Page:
The Counseling Center Team – Shaping Practices with Historical Context

The team at Counseling and Psychological Services (CAPS) is well aware that the number of students of color who access services is well below proportion in relation to white peers, and the rate of access does not reflect the level of need assessed through institution-wide surveys and corroborated with the college counseling scholarship. It has been three years since the CAPS team became fully conscious of the racialized disparity of student access, and the team has not realized meaningful change.

The team organizes a work group to accelerate change, and the work group begins by raising consciousness to the underpinning socio-historical factors that inform ambivalence about accessing CAPS services by students of color. In particular, the team reviews literature concerning the 20th century violence of mental health research and practices that targeted communities of color, and how generational knowledge of the violence contributes to young people’s avoidance of mental health services.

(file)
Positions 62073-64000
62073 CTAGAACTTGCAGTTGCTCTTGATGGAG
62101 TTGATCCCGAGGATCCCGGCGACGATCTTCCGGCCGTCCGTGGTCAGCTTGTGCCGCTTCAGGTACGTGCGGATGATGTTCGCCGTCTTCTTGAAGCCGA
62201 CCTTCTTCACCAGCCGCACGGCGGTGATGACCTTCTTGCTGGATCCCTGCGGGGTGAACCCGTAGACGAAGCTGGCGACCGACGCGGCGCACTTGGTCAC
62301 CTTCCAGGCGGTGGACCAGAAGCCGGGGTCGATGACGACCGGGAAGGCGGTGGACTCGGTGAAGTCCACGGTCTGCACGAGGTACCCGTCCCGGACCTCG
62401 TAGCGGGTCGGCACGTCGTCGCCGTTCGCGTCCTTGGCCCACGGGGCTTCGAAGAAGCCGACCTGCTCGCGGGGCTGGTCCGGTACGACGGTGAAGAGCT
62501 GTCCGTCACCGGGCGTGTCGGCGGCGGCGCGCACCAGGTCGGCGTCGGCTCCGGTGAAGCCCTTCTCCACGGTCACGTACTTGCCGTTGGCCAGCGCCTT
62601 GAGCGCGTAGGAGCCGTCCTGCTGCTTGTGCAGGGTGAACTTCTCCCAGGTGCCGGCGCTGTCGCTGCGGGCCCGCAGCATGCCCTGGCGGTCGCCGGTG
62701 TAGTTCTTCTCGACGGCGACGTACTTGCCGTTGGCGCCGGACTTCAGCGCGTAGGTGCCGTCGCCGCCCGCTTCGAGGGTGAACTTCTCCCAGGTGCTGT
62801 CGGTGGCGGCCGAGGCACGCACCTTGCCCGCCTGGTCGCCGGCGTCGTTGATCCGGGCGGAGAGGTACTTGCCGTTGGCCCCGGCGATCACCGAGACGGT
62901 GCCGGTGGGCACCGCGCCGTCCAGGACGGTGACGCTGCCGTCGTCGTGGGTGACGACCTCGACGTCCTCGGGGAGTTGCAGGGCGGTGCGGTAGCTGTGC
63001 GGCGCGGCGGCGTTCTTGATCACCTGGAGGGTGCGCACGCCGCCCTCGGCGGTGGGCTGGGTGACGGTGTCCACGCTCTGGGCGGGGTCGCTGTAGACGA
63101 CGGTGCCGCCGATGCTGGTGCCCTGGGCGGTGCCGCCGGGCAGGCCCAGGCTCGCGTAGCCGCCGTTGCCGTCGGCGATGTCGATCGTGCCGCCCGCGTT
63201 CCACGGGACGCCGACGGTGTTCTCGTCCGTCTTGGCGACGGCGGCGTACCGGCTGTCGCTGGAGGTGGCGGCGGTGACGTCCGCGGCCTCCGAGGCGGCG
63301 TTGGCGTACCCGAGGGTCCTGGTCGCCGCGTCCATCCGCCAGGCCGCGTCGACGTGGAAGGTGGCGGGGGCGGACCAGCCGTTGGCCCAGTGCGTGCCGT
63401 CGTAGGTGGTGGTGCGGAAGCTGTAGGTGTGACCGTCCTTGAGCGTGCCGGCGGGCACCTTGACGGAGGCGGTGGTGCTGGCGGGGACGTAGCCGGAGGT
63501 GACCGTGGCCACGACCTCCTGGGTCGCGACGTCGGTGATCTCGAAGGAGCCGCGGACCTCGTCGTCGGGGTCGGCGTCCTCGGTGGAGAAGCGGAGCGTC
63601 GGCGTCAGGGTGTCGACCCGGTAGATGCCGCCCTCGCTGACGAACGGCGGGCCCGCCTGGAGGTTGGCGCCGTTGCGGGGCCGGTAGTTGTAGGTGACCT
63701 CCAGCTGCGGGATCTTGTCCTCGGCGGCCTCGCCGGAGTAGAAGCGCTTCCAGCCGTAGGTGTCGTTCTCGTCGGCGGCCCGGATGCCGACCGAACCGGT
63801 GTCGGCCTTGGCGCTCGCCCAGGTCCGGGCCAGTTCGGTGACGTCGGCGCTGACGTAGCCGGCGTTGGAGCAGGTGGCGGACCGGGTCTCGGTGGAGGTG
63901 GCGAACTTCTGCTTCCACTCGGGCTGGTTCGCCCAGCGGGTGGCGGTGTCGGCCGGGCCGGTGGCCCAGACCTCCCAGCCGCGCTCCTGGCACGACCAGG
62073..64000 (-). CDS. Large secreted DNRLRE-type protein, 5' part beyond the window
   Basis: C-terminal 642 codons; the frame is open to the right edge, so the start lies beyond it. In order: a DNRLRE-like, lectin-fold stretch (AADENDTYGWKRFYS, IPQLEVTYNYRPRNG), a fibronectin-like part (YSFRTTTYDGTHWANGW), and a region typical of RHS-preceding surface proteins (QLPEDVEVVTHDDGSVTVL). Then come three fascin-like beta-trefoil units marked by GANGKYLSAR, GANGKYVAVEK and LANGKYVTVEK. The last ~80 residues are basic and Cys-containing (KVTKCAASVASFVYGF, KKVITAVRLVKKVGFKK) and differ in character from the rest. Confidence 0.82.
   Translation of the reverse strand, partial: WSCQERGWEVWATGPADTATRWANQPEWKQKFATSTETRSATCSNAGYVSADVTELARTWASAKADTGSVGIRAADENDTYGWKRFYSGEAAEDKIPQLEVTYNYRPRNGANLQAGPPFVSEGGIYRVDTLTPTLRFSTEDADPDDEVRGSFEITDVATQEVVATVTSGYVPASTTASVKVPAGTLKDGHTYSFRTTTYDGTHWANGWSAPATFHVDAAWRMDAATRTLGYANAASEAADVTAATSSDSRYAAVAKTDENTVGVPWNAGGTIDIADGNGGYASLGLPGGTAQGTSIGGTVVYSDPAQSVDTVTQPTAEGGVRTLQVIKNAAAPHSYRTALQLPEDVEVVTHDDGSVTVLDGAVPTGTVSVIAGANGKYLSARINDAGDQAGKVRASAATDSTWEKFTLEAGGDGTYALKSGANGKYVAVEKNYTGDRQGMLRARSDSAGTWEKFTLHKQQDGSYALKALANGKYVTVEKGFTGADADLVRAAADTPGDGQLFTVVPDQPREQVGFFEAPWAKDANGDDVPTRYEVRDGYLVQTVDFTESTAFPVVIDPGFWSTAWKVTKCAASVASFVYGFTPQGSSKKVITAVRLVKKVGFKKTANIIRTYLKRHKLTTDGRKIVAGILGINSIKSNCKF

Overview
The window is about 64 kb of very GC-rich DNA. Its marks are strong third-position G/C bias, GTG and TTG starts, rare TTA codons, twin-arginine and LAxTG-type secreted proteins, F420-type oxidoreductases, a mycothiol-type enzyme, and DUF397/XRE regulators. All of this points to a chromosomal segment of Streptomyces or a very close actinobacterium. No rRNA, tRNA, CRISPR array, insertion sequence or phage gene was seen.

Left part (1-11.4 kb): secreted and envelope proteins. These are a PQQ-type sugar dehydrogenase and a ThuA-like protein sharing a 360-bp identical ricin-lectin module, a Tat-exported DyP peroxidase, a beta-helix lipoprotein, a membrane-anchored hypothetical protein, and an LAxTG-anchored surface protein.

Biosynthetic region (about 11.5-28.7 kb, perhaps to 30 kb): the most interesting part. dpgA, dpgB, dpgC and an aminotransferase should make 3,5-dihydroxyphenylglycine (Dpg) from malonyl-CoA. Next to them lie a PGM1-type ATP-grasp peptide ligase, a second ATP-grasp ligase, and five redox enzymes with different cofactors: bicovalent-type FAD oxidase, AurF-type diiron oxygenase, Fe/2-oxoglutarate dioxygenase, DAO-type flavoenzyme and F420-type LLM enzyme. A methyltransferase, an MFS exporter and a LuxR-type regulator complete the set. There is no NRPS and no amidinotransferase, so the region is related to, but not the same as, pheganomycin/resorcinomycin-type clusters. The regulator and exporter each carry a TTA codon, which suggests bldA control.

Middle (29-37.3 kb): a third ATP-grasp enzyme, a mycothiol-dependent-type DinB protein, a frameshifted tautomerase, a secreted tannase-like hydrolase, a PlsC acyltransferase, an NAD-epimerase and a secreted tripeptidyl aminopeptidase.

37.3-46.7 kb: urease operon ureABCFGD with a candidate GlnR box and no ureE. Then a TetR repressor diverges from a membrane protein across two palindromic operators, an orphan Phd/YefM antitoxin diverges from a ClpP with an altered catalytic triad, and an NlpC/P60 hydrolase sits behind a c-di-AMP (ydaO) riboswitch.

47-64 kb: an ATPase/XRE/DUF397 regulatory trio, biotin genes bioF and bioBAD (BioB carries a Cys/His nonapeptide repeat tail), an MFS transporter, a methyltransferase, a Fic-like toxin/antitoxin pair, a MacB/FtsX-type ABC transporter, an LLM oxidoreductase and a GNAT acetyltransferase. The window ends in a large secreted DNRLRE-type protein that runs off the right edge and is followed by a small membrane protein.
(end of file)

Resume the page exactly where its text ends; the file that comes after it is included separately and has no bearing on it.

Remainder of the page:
The work designs a multi-part intervention, including community education to inform incoming students and their families about CAPS services and standards, targeted recruitment of students of color, increased hiring of practitioners of color and investment in the multicultural competence of all current CAPS staff with particular attention to the generational apprehensions of people of color related to accessing mental health services. 

Key Take-Aways
  • The Issue: Intergenerational trauma of people of color through modern mental health services is one of many factors adversely impacting students of color accessing services through CAPS.
  • The Deliberation: The CAPS team forms a work group to facilitate their collective consciousness and determine other necessary interventions to improve access and participation by students of color.
  • The Growth: The CAPS team learns to conceptualize diversity, equity and inclusion work through multiple dimensions including the sociohistorical.